14
Design and Implementation - Runtime
Situation Detection
• Runtime Situation Detection
• Detecting the screenshot proxy
• Monitoring target apps
• Detecting display states
• Detecting the screenshot proxy
• API PackageManager
• Linux command PS
• Checking the TCP ports
15
Design and Implementation - Runtime
Situation Detection
• Monitoring target apps
• Running PS periodically
• Process ID (PID)
• Accessing /proc/PID/stat for memory and CPU usage
• Inferring the app’s current state
• Monitoring on the default soft keyboard app
(com.google.android.inputmethod.latin)
• Accessing /proc/PID/stat every 100ms to detect the change of the
app’s CPU usage.
• Whenever the accumulated user CPU time increases, the app is at the
state receiving the user’s typing inputs.
• Starting to take shots
16
Design and Implementation - Runtime
Situation Detection
• Detecting display states
• The foreground issue
• API getRotation
• Periodically grabbing screenshots (while the target app is running)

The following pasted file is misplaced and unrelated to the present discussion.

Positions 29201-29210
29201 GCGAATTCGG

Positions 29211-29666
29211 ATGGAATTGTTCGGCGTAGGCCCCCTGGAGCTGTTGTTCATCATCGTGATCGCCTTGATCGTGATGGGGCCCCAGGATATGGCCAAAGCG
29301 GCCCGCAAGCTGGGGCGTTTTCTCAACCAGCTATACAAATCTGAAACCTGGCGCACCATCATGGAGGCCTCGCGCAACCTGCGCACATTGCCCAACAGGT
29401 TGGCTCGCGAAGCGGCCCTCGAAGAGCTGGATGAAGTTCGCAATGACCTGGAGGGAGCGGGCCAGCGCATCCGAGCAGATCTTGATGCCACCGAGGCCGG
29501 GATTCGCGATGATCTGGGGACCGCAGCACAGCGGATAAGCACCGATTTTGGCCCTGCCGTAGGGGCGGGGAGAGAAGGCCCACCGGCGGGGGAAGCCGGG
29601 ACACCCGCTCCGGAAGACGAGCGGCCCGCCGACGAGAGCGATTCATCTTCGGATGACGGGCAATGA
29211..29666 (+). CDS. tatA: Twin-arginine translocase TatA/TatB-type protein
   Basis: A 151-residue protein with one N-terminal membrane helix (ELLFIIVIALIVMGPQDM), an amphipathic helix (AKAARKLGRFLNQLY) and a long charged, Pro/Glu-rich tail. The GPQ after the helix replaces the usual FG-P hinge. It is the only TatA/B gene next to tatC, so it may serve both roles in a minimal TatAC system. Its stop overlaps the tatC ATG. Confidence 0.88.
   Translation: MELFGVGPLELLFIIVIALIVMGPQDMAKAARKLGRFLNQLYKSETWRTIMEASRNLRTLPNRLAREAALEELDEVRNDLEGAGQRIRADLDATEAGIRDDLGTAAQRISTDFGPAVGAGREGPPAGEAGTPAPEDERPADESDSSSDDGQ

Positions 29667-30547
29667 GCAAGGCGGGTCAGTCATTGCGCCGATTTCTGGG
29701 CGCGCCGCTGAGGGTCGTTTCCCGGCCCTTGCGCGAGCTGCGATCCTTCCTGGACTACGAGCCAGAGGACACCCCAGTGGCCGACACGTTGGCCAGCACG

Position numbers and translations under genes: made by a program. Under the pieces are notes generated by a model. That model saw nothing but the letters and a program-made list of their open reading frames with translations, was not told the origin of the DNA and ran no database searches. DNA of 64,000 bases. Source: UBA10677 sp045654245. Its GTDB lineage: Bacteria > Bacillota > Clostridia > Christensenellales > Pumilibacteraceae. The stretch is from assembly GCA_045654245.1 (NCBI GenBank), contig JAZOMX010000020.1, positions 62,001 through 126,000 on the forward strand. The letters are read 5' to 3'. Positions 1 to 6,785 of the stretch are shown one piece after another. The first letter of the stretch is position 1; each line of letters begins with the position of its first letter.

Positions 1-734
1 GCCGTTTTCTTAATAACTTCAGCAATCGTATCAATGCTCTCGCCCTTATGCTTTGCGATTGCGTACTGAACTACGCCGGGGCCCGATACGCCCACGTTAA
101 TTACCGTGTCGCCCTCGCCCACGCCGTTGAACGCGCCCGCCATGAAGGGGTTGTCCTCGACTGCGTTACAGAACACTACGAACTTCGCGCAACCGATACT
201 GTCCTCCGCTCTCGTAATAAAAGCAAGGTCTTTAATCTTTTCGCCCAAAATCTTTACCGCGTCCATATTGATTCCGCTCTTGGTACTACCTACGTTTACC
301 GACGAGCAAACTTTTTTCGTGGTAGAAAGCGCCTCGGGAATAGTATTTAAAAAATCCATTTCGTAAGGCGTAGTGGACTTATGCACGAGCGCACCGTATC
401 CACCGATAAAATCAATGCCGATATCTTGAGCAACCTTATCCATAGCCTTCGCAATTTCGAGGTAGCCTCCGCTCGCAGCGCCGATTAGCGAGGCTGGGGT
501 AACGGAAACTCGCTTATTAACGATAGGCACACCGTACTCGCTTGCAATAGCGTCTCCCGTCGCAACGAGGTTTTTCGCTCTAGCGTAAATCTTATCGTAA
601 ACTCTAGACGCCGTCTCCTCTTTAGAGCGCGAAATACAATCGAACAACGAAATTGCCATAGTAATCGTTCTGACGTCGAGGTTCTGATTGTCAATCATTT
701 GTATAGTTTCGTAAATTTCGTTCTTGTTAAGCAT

• Extracting part of the image to search a set of fingerprints for target app’s
activities of interest
• Building a hash table to map the CRC32 value of the title bar region of an
app’s UI
17
Design and Implementation - Runtime
Situation Detection
18
Design and Implementation – Real-time
Data Extraction
• Real-time keystroke analysis
19
Design and Implementation – Real-time
Data Extraction
20
Design and Implementation – Real-time
Data Extraction
• Discussion
• A user may press keys in a rate higher than the rage of picture
taking
• Dictionary
• Multiple rounds
• Backspace (or moving the cursor)
• Multiple rounds
• Different soft keyboard
• Increasing the hash table
21
Design and Implementation – Real-time
Data Extraction
• Real-time contact collection
22
Evaluation - Effectiveness